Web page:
The Nova Scotia College of Social Workers is located in Mi’kma’ki, the ancestral and unceded territory of the Mi’kmaq. We are all Treaty people.
The Nova Scotia College of Social Workers exists to serve and protect Nova Scotians by effectively regulating the profession of social work. We work in solidarity with Nova Scotians to advocate for policies that improve social conditions, challenge injustice and value diversity.
What we focus on to deliver on our mandate:
We establish, maintain, and regulate standards of professional practice to ensure Nova Scotians receive the services of skilled and competent social workers who are knowledgeable, ethical, qualified, and accountable to the people who receive social work services.
We provide membership services to support registered social workers in maintaining the highest standards of professional competency, and that enable participation in a broader provincial social work community.
We engage with members, Government, employers, community groups, and citizens to build a stronger social work community, and to advance the social work profession in Nova Scotia.
We engage with Nova Scotia’s social work community in advocating for improvement to social policies, programs, and social justice.
We provide responsive, accountable leadership to ensure the highest standards of social work for Nova Scotians.
Our work is grounded in integrity and professionalism which calls on us to be:
We are respectful of the inherent dignity of every individual, and strive for cultural humility and social change.
We provide accessible services & communicate province-wide to members, stakeholders, and the public.
We follow the established national social work Code of Ethics that adheres to the profession’s values.
We are proactive in reflecting the values of social work, and supports innovation through education, research, and transformative community engagement, for the sake of social justice.
The College is governed by our elected Council, Executive, and Standing Committees. Council is the College’s main governing body.
College staff assists these groups to ensure the College functions on behalf of the membership between annual general meetings.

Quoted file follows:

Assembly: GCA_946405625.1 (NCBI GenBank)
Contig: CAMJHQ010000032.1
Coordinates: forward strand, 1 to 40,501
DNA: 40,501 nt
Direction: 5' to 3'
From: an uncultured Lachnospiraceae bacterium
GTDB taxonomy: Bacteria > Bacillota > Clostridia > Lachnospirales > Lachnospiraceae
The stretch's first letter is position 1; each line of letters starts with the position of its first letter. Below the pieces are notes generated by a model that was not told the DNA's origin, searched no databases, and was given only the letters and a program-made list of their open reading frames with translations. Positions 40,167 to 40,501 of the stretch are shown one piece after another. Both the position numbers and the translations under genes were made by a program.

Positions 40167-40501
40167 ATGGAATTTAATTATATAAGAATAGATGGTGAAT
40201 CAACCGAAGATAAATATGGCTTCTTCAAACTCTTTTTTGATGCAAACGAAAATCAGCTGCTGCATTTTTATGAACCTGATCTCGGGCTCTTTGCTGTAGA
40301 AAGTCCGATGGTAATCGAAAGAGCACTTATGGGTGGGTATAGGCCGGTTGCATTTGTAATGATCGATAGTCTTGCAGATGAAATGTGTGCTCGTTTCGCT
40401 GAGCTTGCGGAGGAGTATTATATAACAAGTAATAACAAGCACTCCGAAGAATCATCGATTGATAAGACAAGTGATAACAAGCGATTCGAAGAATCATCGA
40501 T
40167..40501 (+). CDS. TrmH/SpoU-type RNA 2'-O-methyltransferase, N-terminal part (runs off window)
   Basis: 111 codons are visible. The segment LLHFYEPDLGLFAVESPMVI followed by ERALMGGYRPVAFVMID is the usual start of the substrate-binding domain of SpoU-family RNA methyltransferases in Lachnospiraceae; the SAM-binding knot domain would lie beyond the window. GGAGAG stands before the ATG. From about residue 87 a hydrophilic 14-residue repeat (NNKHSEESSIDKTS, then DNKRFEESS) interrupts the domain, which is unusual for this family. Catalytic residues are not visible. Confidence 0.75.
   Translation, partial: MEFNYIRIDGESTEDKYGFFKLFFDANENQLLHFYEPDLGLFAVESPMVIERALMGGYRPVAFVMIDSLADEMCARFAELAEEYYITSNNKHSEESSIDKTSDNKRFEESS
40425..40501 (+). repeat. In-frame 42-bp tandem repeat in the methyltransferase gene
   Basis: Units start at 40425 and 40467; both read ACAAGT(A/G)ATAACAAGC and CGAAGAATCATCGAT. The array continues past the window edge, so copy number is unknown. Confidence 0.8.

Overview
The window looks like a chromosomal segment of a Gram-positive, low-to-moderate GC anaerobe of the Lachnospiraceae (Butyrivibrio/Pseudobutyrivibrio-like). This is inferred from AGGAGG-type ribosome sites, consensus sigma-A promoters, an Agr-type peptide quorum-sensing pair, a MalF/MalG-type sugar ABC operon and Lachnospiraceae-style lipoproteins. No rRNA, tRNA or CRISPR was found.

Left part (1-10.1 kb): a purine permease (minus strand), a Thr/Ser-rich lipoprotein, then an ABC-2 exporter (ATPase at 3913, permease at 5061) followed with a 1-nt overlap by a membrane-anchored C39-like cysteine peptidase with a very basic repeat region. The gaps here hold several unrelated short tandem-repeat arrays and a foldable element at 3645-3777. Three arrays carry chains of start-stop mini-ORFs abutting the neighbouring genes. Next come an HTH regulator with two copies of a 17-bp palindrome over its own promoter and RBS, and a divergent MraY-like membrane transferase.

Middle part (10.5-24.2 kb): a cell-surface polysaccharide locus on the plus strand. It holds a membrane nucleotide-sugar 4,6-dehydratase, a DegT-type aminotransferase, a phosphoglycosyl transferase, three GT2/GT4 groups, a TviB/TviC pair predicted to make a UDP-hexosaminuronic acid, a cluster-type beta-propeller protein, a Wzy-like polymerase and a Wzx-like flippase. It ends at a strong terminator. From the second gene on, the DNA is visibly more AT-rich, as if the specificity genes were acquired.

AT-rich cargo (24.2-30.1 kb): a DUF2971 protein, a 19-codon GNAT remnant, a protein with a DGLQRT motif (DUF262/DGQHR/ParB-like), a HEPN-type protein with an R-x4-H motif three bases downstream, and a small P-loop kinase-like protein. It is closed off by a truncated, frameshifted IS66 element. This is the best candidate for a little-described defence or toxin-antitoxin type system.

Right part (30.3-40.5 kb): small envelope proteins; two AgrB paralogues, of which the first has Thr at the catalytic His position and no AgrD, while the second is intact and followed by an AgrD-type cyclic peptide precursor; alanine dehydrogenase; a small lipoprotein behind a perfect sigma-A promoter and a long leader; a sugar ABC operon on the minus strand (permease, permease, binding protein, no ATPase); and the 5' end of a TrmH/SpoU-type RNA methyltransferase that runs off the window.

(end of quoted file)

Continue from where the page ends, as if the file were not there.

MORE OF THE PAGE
The following College Council executives are elected by the members and take office after the AGM:
Council is also represented by these eight appointed members:
The Canadian Association of Social Workers (CASW) also has a representative who is an ex-official member.
As the governing body, Council is responsible for the Amended Social Workers Act mandate and ensures that Social Workers Regulations are upheld. Council also works with members to create the College’s Bylaws.
Council representation also includes elected regional representatives.
Their are four regional chapters, with two representatives each:
Social workers work in a variety of settings including family services agencies, children’s aid agencies, general and psychiatric hospitals, school boards, correctional institutions, welfare administration agencies, federal and provincial departments. An increasing number of social workers work in private practice.
Social workers provide services as members of a multi-disciplinary team or on one-to-one basis with the client.
Most social workers work full-time although it is possible to work part-time. Recent graduates in social work practice under supervision for administrative and professional development purposes. Many employers offer staff development training. Social workers providing direct services spend most of their time with clients in their offices or in the client’s home. They also spend time in consultation with other professionals such as psychologists, teachers, physicians, lawyers or ether persons concerned in a specific case.
Social work education consists of theoretical courses and practical training at the undergraduate or graduate level. A Bachelor of Social Work (SW) is the minimum educational requirement for entry into the profession in Nova Scotia. Postgraduate education leading to a masters or doctoral degree is also available.
A three or four year undergraduate program is required for a bachelor’s degree. Students who have Bachelor of SW may obtain a master’s degree after one year of post-graduate studies.
Those who have a degree in another discipline are required to complete a two-year post-graduate program in social work to obtain a master’s degree in social work. Most social work programs are accredited by the Canadian-Association of Schools of Social Work. This association publishes a directory of accredited programs. As admission requirements and program orientation vary between schools, interested persons should consult the directory or communicate with the school of their choice
CONNECTION is the official newsletter of the Nova Scotia College of Social Workers.